Not specializing in Family Law Practice does not mean an attorney is not competent to handle a Family Law case. However, where the attorney is not a specialist, or if you live in a state which does not offer a family law specialist designation, you should still inquire regarding the percentage of the attorney’s practice which is devoted to family law cases. Often, a greater focus on family law cases will entail an office with staff who are more experienced with the family law process and in handling issues which may arise from day to day as well as a more streamlined approach to handling domestic cases which, in turn, may result in more efficient and expedient representation.

4. Know your attorney’s full billing policy.

Recently, I read an advertisement for a “$350.00 flat fee for uncontested divorce” offered by a local law firm where I practice. The ad seemed deceptive since the filing fees for a divorce in the county where I practice were $250.00 which were clearly not included in the quoted price of $350.00 for an uncontested divorce. With the filing fee, the cost of a process server and any other necessary outside expenses, the ultimate cost of the divorce would be similar to the rates charged by other attorneys in the area. Thus, regardless of whether the attorney charges a flat fee or an hourly rate, you should always review the attorney’s billing policy to see whether there are other charges such as filing fees, postage, service of process, long-distance telephone charges, copies, or other charges in addition to the quoted fee.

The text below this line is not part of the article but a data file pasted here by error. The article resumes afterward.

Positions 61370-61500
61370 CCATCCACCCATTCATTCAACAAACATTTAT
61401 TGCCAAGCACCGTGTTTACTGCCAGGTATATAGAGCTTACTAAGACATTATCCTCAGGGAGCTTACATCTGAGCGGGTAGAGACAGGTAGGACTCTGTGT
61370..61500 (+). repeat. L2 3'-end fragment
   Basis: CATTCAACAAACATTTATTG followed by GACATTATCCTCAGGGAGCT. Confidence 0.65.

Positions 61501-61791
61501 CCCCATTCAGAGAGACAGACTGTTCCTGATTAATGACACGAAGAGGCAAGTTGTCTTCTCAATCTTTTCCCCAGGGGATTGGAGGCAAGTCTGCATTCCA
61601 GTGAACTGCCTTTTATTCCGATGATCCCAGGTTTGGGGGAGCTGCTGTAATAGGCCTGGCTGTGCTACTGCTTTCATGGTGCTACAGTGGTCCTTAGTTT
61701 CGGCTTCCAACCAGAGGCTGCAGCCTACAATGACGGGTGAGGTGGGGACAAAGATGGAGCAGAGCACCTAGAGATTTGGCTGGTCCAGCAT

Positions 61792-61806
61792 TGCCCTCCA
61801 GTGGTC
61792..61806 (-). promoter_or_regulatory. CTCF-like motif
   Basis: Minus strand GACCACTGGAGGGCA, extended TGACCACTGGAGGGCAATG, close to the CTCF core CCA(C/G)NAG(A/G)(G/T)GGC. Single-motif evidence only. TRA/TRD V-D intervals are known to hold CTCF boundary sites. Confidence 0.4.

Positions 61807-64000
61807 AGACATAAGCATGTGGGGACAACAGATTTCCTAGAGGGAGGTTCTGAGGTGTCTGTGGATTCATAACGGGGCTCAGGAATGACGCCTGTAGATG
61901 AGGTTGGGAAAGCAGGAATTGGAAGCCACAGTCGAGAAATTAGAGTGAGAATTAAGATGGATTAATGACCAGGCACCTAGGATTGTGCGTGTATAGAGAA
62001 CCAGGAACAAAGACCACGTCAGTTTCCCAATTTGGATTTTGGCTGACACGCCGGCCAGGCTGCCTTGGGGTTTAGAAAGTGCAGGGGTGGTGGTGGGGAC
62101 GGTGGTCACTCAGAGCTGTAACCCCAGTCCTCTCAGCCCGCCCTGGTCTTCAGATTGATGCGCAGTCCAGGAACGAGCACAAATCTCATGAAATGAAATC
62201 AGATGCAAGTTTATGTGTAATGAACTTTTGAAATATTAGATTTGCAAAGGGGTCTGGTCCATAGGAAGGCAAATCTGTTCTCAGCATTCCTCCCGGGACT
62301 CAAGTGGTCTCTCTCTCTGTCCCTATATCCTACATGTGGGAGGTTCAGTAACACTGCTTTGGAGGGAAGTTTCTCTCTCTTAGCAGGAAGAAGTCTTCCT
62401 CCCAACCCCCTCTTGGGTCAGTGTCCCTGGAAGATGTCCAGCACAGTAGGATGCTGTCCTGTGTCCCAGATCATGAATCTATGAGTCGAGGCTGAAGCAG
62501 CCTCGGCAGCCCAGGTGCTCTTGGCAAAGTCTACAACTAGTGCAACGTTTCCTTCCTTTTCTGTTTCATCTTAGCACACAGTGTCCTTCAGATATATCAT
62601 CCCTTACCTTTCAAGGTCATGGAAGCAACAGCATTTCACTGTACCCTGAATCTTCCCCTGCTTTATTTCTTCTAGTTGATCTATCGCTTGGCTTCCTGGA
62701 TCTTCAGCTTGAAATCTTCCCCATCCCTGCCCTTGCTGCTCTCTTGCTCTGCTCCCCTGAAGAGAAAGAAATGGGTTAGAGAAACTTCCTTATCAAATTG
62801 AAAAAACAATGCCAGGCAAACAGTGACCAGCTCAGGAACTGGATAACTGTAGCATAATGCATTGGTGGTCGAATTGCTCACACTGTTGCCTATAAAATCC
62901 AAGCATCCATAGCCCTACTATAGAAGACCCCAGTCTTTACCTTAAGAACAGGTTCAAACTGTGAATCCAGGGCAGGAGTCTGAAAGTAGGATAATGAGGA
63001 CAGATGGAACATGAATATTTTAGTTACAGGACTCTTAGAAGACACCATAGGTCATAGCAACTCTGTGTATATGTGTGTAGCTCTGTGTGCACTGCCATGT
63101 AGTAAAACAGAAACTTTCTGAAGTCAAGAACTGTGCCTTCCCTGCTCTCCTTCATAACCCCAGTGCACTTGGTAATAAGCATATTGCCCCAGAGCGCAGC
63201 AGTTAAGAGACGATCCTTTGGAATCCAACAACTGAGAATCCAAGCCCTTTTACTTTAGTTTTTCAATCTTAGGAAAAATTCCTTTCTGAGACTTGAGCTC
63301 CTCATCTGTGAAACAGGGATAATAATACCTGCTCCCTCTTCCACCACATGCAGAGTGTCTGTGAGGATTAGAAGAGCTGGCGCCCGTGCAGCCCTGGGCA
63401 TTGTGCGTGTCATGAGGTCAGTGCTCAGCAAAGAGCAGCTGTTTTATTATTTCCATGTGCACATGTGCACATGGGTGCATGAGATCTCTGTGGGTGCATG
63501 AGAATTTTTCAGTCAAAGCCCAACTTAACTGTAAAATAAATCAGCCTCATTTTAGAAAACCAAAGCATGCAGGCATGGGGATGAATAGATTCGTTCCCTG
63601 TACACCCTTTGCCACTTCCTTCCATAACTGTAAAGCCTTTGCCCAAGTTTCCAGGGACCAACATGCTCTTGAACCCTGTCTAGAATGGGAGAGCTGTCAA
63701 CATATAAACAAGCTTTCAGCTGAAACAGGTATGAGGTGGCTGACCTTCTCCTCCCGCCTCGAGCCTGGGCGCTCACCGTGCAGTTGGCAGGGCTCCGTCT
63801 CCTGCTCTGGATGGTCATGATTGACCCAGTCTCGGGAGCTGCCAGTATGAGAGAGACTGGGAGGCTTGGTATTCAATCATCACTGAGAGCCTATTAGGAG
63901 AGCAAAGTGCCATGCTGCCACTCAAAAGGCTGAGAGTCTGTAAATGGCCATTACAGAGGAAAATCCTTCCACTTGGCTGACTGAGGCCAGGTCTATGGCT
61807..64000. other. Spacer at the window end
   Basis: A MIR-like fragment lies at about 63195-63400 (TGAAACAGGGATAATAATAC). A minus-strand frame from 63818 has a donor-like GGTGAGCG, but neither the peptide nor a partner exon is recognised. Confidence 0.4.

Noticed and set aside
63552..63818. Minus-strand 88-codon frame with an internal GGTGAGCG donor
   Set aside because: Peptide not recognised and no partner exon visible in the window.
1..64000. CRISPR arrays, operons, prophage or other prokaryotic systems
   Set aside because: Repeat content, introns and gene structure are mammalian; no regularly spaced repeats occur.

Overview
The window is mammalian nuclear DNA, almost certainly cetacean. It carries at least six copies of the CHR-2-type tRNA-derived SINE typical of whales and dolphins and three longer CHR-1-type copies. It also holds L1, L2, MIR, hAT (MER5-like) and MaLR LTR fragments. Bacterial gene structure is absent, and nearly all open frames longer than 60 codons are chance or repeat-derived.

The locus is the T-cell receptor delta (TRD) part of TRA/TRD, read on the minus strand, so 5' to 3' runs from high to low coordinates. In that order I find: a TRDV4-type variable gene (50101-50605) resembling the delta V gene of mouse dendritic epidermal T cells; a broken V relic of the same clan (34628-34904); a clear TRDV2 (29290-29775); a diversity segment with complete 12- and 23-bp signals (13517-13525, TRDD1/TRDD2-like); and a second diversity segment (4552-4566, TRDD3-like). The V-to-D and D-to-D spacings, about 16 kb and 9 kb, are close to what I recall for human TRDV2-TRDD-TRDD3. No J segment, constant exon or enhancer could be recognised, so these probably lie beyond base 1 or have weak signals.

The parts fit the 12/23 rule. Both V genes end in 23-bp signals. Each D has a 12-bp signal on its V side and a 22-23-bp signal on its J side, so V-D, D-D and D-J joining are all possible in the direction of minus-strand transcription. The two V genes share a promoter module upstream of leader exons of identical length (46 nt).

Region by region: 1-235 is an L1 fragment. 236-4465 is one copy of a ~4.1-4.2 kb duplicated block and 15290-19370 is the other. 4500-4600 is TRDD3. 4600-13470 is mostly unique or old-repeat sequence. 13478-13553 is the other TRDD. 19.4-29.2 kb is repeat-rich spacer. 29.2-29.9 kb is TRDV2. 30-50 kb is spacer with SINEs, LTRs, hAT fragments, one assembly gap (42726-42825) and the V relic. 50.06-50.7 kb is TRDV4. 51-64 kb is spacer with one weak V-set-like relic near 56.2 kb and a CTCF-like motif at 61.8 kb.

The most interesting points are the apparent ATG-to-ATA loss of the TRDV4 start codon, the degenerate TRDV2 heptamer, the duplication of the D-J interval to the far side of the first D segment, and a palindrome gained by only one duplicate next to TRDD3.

The other key word in the “$350.00 flat fee for uncontested divorce” ad was the word “uncontested.” Often, parties will jump at the offer without asking the question of what happens if they cannot reach an agreement with their spouse on the terms of the divorce. If this happens, the “uncontested” divorce quickly becomes a “contested” one and the client often has to pay additional fees for contested divorce representation.

5. Know whether your attorney incorporates recent technological advances into his or her practice.

Does the attorney use email? Believe it or not, there are still attorneys who do not have a computer in their offices let alone use document automation software or computerized case management systems. They rely upon more traditional methods of communication and this works well for them and their clients. However, with such methods comes the need for additional personnel, increased telephone expense, and a greater time investment than would exist if these technologies were used.

Document assembly software is simply software which generates the various forms required for a divorce filing from a central database of client information. Rather than entering the same information numerous times on numerous forms, the information is entered once and the documents are automatically populated with the requisite information. Document assembly software streamlines the document assembly process and allows attorneys to spend less time drafting paperwork and more time focusing on the legal issues in the case.

steven kokensparger, practices family law with the columbus, ohio firm of kokensparger ryan, llc. he is certified by the state of ohio as a family law specialist and is a frequent lecturer for the ohio state bar association. for more information, visit him at http://www.midohiodivorce.com

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Listed: January 4, 2009 8:08 am